After various Google and blog searches I found basically nothing about life as a foreigner and a Catholic in Japan. Yes there are tons of blogs about people’s trips here, their year or two as a teacher or student but that is pretty much it. No one ever really mentions their own religion in their time here, maybe many don’t practice a religion or become more interested in Buddhism or Shinto or sex. Since I couldn’t find anyone else talking about being a Catholic here I decided to do it and through this maybe someone can feel like they aren’t alone, and that it is possible to keep and even build upon your Catholicism here. Of course anyone is welcome to read irregardless of religion or nationality.
I should also mention that the majority of foreign Catholics here are from the Philippines, Brazil, Vietnam and not so called Western countries like the UK, Australia, the U.S and Canada. The Filipinos have their own very strong community and are usually the majority of people attending English mass which is fine however if you are almost the only Westerner it might feel a little lonely in that you may not be able to relate to people from other cultures as well as you would from your own. Don’t stop going to mass though even if its in Japanese because you can hear the readings and homily on places like EWTN. The main thing you need is the Eucharist and if you want to go but cant find a priest to confess to in English you can contritely say an act of contrition and make an honest vow to go to confession at the next opportunity. There is an official church document that states this and you should be able to find by googling it.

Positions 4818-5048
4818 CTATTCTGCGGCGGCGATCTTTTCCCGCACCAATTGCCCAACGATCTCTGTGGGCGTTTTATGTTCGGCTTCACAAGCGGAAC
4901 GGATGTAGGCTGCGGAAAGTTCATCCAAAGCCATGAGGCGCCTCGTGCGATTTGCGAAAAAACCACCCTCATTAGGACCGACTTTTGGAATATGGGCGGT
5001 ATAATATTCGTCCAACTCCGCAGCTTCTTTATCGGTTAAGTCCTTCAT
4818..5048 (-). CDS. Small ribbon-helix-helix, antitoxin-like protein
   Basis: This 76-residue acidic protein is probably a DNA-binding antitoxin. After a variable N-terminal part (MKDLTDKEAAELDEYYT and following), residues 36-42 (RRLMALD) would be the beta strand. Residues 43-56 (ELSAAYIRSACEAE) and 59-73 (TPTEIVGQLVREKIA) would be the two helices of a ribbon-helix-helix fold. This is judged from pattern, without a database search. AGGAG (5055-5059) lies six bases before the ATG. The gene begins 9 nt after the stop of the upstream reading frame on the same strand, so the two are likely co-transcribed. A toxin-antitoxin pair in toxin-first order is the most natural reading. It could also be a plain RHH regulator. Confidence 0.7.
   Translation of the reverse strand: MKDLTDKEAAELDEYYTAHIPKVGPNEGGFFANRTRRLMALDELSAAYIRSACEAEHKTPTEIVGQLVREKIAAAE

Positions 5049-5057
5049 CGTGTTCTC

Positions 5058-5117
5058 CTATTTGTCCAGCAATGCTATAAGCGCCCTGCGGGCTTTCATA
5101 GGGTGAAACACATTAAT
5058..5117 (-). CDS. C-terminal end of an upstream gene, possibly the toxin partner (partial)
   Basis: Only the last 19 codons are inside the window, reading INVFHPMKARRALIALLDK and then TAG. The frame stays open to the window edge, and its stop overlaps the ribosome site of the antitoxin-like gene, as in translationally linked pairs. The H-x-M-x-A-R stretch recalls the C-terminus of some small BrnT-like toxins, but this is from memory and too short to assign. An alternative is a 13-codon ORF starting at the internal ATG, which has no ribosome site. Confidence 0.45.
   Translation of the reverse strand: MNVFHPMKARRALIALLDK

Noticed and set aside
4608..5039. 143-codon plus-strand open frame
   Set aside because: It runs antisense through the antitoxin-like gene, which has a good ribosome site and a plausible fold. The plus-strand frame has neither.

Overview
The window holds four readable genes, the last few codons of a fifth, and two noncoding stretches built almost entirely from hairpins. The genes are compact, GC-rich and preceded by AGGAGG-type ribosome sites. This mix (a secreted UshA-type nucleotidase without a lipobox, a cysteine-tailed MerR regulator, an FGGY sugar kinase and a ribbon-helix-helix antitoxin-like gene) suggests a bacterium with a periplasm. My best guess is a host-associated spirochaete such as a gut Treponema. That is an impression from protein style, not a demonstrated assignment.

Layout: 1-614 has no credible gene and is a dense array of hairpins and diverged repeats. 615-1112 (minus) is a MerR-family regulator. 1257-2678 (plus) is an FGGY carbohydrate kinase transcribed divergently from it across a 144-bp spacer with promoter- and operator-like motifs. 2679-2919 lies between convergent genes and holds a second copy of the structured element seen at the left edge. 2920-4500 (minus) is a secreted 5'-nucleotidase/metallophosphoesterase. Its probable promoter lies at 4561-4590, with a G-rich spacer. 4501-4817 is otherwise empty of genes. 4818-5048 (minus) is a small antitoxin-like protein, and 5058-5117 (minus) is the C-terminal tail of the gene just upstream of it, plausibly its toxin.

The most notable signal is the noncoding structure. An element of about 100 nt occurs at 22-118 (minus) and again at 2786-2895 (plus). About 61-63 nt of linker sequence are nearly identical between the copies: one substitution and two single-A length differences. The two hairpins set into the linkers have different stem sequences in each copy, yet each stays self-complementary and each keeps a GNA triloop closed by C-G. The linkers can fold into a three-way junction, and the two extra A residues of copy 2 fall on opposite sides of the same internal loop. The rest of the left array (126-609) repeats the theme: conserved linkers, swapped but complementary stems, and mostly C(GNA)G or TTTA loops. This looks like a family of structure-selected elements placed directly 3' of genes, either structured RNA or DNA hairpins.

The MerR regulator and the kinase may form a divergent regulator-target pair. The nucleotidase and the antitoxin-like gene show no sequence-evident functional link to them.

The Eucharist is very important as is confession of course because for me when I finally went to confession and could happily go to communion it made life a heck of a lot easier. I felt more peaceful, able to deal with things better, I didn’t feel so angry at Japan and so on. So go to confession and communion!
In future posts I plan to talk about things like going to Buddhist temples and Shinto shrines, which are very common sightseeing spots, but also less common encounters like going to someones house where they have a butsudan or Buddhist altar to the ancestors that guests may be expected to offer a brief prayer at.